Don’t mistake Juno Temple’s youth, cherubic smile or even her “properly British” bent as signs of weakness. Tease her with the promise of a juicy part and she’ll fight for it with tigerlike ferocity, which might explain why the 22-year-old is tearing through the most prolific year of her young career, highlighted by a star-making turn in Abe Sylvia’s coming-of-age comedy Dirty Girl.
Juno, daughter of The Filth and the Fury director Julien Temple, will be featured this month in Paul W. S. Anderson’s big-budgeted take on The Three Musketeers, and next summer in Christopher Nolan’s eagerly anticipated blockbuster-to-be The Dark Knight Rises. Yet Girl offered her something neither of those brand-name adventures could: a lead role that would put her talents front and center.
“I was ready to shank somebody for it,” she says with an impish grin. “I did fight for it, in my own way, and I got it. It was such an incredible adventure, and when I see it now, it's like watching home videos from your childhood – I can look at every scene and remember everything that happened that day. It was the time of my life.”
For Girl, Sylvia’s loosely autobiographical story about Danielle, the “high-school whore” determined to find her biological father, and Clark, her portly gay “husband” coming to terms with his sexuality, the first-time feature director needed two young actors whose on-screen love story would be believable despite their obvious differences.
Her trashy affectations aside, Danielle is a striking beauty; Clark is an ostracized loner who seems to exude an innate lack of self-esteem, his oversized belly spilling over his shabby jeans. Danielle can be cruel; Clark is shy and vulnerable, yet he deflects her initial barbs and encourages her gentler instincts. A romance between the two, however platonic, seems unlikely at the onset.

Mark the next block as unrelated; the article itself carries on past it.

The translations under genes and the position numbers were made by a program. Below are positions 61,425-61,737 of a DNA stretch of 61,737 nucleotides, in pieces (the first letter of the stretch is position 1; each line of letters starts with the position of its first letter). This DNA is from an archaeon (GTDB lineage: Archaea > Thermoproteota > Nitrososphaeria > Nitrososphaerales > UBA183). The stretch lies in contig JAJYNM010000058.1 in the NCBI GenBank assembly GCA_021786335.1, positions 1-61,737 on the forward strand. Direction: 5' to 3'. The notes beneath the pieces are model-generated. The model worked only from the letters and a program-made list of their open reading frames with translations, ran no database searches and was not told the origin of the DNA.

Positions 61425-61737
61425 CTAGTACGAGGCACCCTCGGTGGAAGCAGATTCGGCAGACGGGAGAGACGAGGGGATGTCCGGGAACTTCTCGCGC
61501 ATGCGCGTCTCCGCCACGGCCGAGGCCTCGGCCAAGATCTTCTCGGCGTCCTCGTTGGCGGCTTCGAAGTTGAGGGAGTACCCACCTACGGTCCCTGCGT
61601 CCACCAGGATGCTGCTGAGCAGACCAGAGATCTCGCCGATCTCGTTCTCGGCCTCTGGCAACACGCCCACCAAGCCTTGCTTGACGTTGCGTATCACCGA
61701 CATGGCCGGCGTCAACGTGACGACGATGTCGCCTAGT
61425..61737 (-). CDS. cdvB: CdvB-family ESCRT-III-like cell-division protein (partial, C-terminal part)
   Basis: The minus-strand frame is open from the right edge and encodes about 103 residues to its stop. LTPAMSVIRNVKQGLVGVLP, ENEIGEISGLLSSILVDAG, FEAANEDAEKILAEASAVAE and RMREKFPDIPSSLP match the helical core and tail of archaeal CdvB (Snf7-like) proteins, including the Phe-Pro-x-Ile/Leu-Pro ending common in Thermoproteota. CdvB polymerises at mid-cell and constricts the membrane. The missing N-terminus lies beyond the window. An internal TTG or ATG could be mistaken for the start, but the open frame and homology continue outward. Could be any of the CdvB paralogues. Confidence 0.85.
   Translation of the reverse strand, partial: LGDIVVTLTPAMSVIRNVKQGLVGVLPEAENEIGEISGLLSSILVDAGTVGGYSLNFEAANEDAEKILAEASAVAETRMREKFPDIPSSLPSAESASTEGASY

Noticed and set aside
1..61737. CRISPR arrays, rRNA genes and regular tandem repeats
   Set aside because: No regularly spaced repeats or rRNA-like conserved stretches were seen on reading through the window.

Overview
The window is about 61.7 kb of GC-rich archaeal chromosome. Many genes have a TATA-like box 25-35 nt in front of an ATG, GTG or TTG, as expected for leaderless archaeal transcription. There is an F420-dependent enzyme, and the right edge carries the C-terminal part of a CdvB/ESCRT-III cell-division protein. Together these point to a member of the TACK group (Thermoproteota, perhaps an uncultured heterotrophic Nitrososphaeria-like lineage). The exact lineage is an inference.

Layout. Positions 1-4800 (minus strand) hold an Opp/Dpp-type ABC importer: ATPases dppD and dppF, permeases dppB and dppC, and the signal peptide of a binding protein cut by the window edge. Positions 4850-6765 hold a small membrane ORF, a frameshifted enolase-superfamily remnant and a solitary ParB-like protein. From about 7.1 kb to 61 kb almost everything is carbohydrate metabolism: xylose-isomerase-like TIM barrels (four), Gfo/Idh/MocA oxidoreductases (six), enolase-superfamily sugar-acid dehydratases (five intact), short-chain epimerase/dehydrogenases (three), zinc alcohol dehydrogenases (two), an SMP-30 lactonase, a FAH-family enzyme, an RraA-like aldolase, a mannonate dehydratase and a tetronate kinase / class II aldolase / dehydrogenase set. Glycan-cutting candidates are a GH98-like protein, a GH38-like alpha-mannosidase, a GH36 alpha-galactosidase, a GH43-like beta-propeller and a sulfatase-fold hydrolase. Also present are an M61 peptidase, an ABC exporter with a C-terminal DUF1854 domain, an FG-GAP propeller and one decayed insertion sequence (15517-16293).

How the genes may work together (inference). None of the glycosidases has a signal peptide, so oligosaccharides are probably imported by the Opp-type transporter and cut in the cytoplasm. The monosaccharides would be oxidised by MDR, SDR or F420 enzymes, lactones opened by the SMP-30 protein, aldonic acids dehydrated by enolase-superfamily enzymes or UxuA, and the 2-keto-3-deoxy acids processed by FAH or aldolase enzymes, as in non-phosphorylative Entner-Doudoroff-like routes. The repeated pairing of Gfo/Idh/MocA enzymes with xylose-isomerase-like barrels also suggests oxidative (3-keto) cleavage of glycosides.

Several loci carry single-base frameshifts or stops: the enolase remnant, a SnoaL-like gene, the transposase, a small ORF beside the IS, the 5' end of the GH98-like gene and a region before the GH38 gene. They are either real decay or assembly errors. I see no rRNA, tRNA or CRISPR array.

But Sylvia immediately recognized a spark between Temple and newcomer Jeremy Dozier, who plays Danielle's newest (and only) BFF. “I knew the movie was going to live or die on the chemistry between them, because this is a love story, and if you don’t believe they’re capable of being in love, then you’re not going to buy into any of it,” says Sylvia.
“When we got those two kids in the room together, it was undeniable. My rehearsal process for them was to make them sing and dance and strip off all their clothes in preparation for some of the scenes they’d be doing later on, and they hadn’t done that for a movie before. I think they bonded over the humiliation I put them through.”
Although Temple shows off her newly acquired dance moves only briefly in the movie, she says the abbreviated striptease proved key to her understanding of Danielle. “She gets on stage and tries to control the room with her sexuality, and it’s just not working,” says the actress, whose own youthful bids for attention were largely confined to her eccentric taste in outerwear.
“In that moment, you realize that Danielle is vulnerable, too. She plays up her foul-mouthed, firecracker behavior to seem intimidating. She’s saying, ‘Don’t fuck with me.’ And when she’s got something to say, it doesn’t always make sense, but she’s really, really confident when she says it.”
“The trick of the movie is that Dirty Girl is very tender,” adds Sylvia, a self-described “fat gay kid” who was fascinated in junior high by a sassy, iconoclastic classmate he refers to as “Dirty Debbie.”
“The movie isn’t what you expect it to be – it sneaks up on you. And either it works for you or it doesn’t. Every child feels alienated in high school, and everyone sees adults as ridiculous until they have their hearts broken for the first time and they start to grow up. And even if you’re nothing like Danielle and Clark, people can see themselves in these characters, because what they experience is what life feels like.”
Dirty Girl is now playing at the AMC Loews Metreon and the Shattuck Cinemas in Berkeley. For tickets and showtimes, click here.